Simply put Halitosis is the medical term for bad breath. If quick bad breath fixes are only covering up the problem for a short time, something else may be happening in your body, including: Dental Issues: Cavities and deeper pockets from gum disease give bad breath bacteria extra places to hide in your mouth that are difficult to clear out when you’re brushing or cleaning between your teeth. Either can contribute to halitosis. Mouth, Nose and Throat Infections: According to the Mayo Clinic, nose, sinus and throat issues that can lead to postnasal drip may also contribute to bad breath. Bacteria feeds on mucus your body produces when it’s battling something like a sinus infection, leaving you sniffly and stinky. Dry mouth: Saliva goes a long way for your dental health – and your breath. It rinses and removes unwanted leftovers from your mouth, helps break down food when you eat and provides disease-fighting substances to help prevent cavities and infections. If you don’t make enough saliva, one sign may be halitosis. Dry mouth can be caused by medications, certain medical conditions, alcohol use, tobacco use or excessive caffeine. Smoking and tobacco: Tobacco products wreak havoc on your body and your breath. Not only do many tobacco products leave their own odor on your breath; they can also dry out your mouth. Smokers are also more likely to develop gum disease, which can also add to halitosis. Other chronic conditions: While halitosis is most often linked to something happening in your mouth, it may also be a sign of gastric reflux, diabetes, liver or kidney disease.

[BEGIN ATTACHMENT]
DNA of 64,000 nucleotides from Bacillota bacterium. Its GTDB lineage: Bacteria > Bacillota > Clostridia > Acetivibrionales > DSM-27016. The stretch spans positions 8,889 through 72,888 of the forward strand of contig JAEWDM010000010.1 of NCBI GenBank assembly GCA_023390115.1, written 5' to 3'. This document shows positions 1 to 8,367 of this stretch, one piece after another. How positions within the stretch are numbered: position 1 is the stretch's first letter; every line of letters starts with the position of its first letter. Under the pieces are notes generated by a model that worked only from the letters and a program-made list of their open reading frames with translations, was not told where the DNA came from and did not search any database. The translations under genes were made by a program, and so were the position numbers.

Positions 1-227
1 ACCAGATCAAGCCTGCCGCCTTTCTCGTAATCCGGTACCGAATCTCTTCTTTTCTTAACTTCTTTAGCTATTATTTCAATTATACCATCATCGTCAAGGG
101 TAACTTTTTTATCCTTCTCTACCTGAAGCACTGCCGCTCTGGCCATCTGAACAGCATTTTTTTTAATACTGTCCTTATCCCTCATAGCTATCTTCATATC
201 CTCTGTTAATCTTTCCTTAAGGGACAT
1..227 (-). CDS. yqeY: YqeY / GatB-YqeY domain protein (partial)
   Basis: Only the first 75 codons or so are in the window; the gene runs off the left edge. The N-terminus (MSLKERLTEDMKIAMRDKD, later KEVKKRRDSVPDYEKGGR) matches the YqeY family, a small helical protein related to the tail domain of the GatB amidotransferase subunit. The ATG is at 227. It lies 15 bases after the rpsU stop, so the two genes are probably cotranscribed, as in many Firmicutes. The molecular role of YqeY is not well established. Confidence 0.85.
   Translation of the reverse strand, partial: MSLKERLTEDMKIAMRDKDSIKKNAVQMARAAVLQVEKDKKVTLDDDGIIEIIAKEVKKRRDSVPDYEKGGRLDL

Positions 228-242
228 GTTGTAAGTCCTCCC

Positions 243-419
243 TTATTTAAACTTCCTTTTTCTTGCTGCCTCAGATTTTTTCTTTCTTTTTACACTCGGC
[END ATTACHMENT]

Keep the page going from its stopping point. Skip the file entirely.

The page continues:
• Have routine dental exams (twice per year). • Brush teeth after each meal; brush the tongue as well. Floss daily.• Replace sugar with the polyol sugar xylitol; add to toothbrush occasionally to prevent dental caries. • Avoid commercial mouthwashes that contain sodium chlorite and prevent proper microbiome health and balance nitrite production in the mouth; consider instead using essential oils or natural mouthwash. • Quit smoking. • Optimize digestion and assess for H. pylori or other stealth infections, including candida, stomach pH, blood sugar and insulin, structural tone of gastric sphincters, food sensitivities, pernicious anemia, autoimmune diseases, GGT, bilirubin, gallbladder health, and a comprehensive digestive panel including enzymatic function, and other stool markers for microbial composition, fat absorption, colonic health, and inflammatory markers. • Consider a sleep study to rule out sleep apnea.
Dietary Tips and Caveats:
• Limit sugar and avoid white flour products, soy and fried foods; avoid allergenic foods like wheat and dairy products that can increase mucus production; low carbohydrate diets may assist with improvement of symptoms. • Avoid sodas and fruit juices. • Do not rush meals. Thoroughly chew food and take time to enjoy each bite. • Eat an abundance of fresh herbs like fennel and parsley. • Consider increasing consumption of organic fresh fruits and green vegetables, especially cruciferous vegetables that supply beneficial isothiocyanates (or their precursor glucosinolates) and the stimulation of the bitter receptors to modulate healthy gut bacteria.
How Chiropractic Can Help?
People who have a misaligned spine are more likely to suffer from Halitosis. A misaligned spine can interfere with the way that the spine communicates with the glands, tissues, and organs.